More than a million passport applications could be stuck in a bottleneck when passport office staff go on strike for five weeks as experts warn of a “summer of discontent”.
Vacationers have been urged to check the expiration dates of their passports to avoid falling into the turmoil that last year saw families miss out on holidays due to heavy backlogs in processing.
In a “significant escalation” of the dispute over jobs, wages and terms, the Confederation for Public and Commercial Services (PCS) said more than 1,000 members would be out from all seven offices in England, Wales and Scotland from April 3 to May 5 – an estimated 65 per cent of the workforce. An eighth office in Belfast is likely to join the strike at a later date.
The union says the withdrawal will have a “significant impact” on passport delivery as summer approaches. At peak times – including April – the passport office can receive 250,000 applications per week.
union sources said The Independent that passport offices were already seeing a surge in applications after the strikes were announced, with queues outside some buildings today across England, including London.
Downing Street said ministers would work to “mitigate” the impact of Passport Office staff strikes, but said there were no plans to change guidance that people must allow 10 weeks to obtain a passport.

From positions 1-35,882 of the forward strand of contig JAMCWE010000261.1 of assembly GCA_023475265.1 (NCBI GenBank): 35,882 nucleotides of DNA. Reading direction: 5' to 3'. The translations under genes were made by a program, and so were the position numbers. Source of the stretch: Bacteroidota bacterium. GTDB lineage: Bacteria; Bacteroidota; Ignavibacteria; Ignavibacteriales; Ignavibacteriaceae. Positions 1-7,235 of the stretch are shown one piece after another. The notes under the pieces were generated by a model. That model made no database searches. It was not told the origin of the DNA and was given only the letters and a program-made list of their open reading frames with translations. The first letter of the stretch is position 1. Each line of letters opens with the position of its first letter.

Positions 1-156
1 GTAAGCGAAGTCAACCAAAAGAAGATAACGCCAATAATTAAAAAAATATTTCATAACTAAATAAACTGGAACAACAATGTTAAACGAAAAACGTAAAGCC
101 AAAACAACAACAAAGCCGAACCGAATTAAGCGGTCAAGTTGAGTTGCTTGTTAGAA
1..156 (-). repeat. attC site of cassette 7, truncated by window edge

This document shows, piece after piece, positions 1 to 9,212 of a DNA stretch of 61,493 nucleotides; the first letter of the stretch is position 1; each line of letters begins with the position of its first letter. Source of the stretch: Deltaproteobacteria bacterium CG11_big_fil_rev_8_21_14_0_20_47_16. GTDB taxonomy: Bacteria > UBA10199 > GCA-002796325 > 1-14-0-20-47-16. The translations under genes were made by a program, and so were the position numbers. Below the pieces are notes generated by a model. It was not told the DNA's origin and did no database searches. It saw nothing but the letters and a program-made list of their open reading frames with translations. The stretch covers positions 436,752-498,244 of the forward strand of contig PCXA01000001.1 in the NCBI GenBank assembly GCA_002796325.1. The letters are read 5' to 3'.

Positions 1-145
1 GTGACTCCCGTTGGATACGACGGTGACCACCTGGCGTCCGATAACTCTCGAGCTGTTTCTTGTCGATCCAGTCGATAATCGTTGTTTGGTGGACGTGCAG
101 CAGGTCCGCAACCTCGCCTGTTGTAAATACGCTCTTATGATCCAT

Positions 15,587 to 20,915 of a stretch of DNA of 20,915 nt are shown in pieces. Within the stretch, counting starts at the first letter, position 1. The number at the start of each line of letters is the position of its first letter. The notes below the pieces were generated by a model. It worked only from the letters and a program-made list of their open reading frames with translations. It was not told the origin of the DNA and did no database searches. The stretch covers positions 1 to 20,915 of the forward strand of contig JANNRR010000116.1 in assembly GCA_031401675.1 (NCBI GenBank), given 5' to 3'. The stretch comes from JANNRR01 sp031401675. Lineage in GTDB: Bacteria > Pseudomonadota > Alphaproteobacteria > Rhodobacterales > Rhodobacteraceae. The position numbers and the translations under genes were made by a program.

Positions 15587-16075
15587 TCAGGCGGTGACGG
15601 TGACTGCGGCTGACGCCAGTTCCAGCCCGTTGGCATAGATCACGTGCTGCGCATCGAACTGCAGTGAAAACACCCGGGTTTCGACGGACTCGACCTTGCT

Government sources claimed that there is currently no backlog in passport applications and that more than 97 per cent of the passports were processed within three weeks.
But travel and tourism industry insiders say the strike will have a devastating impact on the UK economy due to the loss of sales and deals caused by the disruption.
Clive Wharton, chief executive of the Business Travel Association, said: “Passport office strikes will have devastating consequences for business travel and the UK economy.
“These strikes will affect businesses across the UK resulting in lost sales and deals which will cause further damage to the industry and the economy which has so far seen a recovery.”
Mr Wratten urged the government to strike a deal with the PCS to save more than a million applications for another “summer of discontent”.
Heathrow, the UK’s largest airport, also faces the prospect of a strike at Easter. The united union said more than 3,000 security personnel, engineers and firefighters would be locked down later in the day. The union said many members are unable to make ends meet.
Wayne King, the regional coordinating officer, said any strike would “inevitably lead to severe disruption across Heathrow with delays, disruption and cancellation of flights”.
Joe Rhodes, deputy editor any? TravelHe said passport strikes would be a “major concern” for the hundreds of thousands of travelers who need to renew their travel documents.
“Anyone traveling this summer should check their passport’s expiration date carefully, as well as how many months their destination requires. If you need to renew your passport, apply as soon as possible – while current processing times are up to ten weeks.” This might go up.”